Unlike almost every other person on this entire planet, I haven’t followed much of the World Cup. Hopefully you didn’t just read that and decide to leave, thinking I’m a horrible person. The truth is, I kind of feel like a horrible person for not caring as much about it as everyone else. I went to a wedding this past weekend, and for much of the time leading up to the ceremony, all the groomsmen had a laptop and were following the U.S.A. versus Ghana game. I was hoping the U.S.A. would win that game, but I didn’t see a bit of it. I didn’t crawl up behind them and say “oooh, I wanna see, I wanna see!” like almost everyone else in the church. I’d have to say that I’ve seen more people excited about this year’s World Cup than I’ve seen people excited about the Olympic games (Summer or Winter!). Why do you think that is? Why do you think people are so wrapped up in an international soccer/football (for the politically correct out there) competition?
I think I have at least part of an answer for that, and it’s not that people love soccer. Most Americans don’t even know how to spell soccer – there are no k’s in there, regardless of what phonics may tell you. No, I think the answer involves something a little deeper. When it comes to international sporting events, one that I am following right now is Wimbledon. Growing up, I didn’t play tennis, and the only thing I remembered about Wimbledon was that it came on TV in late June and early July, and it caused my mom’s favorite soap opera, Days of Our Lives, to be skipped for those weeks. But in high school I started playing tennis, and I loved it. I wasn’t great – I didn’t even make the team my senior year – but I have grown to love the game more and more over the years. Now I like to keep up with the professional tennis players and the major events like Wimbledon. The great thing about tennis events like Wimbledon is that the competition is between people from almost every country in the world. The #1 men’s singles player is from Spain (or Switzerland, depending on who you say is #1). There are great players from Scotland, China, Austria, Serbia, Russia, Argentina, Croatia, Belgium, Italy, and the Czech Republic. Yep – people from Croatia and the Czech Republic win matches all the time. I can’t even point to those 2 countries on a map! They have to be the biggest underdogs, as far as the number of people and the amount of money they can spend on sports training. Yet they produce winners all the time. And we love to see an underdog pull through adversity and win a major sporting event. The truth is, when it comes to tennis, these players aren’t really underdogs – they are and always have been as good as anyone else out there. The same goes for soccer – most other countries around the world are much more into soccer than we are in America. But we have it in our head that America is the top dog in every aspect – military, politically, financially, and perhaps even athletically. So when we see people from our great country playing in these events, we assume we’re going to dominate. But we don’t! We cheer for U.S. players and teams, but when they lose we usually start cheering for another team. If you’re like me, you’ve chosen a player who’s from a country you couldn’t find a map. Like Serbia. Go Novak Djokovic!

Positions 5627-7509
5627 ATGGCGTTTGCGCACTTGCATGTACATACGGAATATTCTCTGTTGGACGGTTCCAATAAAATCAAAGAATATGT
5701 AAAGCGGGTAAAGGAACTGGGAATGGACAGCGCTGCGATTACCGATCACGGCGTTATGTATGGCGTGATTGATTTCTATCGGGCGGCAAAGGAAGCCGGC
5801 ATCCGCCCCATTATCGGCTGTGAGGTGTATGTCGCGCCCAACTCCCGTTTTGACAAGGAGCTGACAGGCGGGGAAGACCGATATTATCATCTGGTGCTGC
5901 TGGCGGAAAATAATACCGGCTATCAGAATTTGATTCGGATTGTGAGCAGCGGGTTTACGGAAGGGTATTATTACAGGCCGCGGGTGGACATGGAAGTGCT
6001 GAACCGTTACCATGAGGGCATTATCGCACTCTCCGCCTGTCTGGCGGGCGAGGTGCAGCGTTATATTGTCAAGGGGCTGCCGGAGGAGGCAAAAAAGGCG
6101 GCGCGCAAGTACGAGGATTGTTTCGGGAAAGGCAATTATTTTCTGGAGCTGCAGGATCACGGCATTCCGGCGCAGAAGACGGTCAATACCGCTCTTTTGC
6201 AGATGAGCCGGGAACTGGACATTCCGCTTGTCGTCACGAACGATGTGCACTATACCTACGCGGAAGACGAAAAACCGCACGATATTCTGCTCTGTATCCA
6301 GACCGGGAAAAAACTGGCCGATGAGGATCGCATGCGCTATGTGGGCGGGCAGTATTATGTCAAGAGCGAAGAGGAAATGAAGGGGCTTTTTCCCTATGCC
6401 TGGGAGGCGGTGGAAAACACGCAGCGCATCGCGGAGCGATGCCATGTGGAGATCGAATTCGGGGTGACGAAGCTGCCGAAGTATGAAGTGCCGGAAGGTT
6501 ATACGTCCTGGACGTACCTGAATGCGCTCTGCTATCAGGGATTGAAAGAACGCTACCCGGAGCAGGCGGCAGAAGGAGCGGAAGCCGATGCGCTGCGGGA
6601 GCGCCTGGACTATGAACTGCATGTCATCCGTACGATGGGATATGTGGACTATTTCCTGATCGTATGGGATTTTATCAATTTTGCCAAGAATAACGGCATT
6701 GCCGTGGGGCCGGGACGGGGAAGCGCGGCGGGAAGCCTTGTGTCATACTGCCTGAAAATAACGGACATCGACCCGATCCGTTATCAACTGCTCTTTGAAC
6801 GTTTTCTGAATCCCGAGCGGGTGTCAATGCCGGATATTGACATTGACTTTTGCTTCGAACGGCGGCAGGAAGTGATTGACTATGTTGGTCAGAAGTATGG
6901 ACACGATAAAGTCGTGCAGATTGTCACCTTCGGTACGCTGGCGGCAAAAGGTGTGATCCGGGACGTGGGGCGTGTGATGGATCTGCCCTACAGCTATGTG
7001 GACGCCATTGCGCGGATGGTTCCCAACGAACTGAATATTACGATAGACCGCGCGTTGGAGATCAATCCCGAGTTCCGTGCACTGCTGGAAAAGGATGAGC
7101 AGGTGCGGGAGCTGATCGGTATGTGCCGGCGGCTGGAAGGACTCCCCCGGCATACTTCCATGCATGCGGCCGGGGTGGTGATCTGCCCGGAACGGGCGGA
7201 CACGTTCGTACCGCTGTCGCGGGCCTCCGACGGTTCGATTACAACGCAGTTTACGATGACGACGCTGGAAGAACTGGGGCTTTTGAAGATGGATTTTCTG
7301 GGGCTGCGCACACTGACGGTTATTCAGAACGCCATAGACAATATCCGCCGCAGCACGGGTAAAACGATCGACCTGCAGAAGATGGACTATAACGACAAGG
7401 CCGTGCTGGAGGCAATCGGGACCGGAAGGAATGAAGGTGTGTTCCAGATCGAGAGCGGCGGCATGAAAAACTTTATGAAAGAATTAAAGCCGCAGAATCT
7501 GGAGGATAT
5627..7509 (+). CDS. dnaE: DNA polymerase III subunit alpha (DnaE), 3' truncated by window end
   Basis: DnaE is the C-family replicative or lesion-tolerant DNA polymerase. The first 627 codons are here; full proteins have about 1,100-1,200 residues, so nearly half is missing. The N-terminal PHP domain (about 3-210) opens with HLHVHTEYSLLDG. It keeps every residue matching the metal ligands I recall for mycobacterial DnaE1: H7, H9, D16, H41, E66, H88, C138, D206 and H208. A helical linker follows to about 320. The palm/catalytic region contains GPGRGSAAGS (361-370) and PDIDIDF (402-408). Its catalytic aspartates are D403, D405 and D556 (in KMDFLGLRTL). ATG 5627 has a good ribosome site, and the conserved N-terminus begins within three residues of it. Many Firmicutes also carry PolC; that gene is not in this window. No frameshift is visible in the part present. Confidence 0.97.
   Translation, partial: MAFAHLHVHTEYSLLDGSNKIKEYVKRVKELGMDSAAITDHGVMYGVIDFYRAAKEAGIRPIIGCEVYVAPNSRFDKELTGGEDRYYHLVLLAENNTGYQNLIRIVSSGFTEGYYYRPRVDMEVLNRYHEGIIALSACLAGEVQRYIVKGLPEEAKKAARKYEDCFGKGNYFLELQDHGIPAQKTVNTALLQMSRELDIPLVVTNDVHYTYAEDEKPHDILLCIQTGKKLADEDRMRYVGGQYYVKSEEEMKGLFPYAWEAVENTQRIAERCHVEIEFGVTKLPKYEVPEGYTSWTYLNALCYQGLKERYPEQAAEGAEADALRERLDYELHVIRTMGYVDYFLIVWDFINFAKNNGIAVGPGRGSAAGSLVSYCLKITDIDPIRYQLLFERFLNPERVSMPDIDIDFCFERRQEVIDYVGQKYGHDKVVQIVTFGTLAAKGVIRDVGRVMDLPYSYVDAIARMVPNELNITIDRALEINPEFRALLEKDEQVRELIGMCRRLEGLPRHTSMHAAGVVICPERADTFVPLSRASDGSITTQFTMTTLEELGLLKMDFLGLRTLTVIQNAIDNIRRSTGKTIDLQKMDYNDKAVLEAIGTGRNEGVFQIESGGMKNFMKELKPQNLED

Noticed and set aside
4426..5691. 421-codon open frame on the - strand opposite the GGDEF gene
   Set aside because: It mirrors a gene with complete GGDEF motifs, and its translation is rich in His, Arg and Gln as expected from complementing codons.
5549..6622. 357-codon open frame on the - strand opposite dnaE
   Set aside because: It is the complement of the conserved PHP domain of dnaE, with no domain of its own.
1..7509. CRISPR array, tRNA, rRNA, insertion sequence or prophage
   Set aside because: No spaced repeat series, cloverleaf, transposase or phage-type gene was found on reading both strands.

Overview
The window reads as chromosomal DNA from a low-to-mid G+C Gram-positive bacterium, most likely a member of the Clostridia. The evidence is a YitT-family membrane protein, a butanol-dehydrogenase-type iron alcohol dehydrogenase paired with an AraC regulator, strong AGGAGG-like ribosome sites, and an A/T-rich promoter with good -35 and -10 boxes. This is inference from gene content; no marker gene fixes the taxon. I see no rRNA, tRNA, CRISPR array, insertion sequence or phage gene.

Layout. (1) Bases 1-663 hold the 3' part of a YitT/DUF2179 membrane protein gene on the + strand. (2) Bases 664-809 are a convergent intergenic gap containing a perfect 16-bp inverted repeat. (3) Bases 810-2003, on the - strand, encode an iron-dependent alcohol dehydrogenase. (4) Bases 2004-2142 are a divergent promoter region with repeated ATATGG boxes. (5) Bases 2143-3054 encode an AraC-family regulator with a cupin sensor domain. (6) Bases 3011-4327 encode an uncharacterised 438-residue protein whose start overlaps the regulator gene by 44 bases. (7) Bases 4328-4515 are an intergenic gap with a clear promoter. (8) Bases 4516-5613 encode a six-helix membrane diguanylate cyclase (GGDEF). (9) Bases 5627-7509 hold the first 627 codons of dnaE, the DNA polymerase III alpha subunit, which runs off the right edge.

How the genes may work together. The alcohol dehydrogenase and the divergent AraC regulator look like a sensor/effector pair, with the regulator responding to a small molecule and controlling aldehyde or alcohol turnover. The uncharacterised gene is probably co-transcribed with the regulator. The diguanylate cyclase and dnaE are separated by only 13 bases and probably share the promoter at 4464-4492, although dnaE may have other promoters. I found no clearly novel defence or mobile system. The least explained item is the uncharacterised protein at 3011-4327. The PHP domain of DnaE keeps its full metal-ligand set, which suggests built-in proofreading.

What about you? Why do you think we love international sports so much?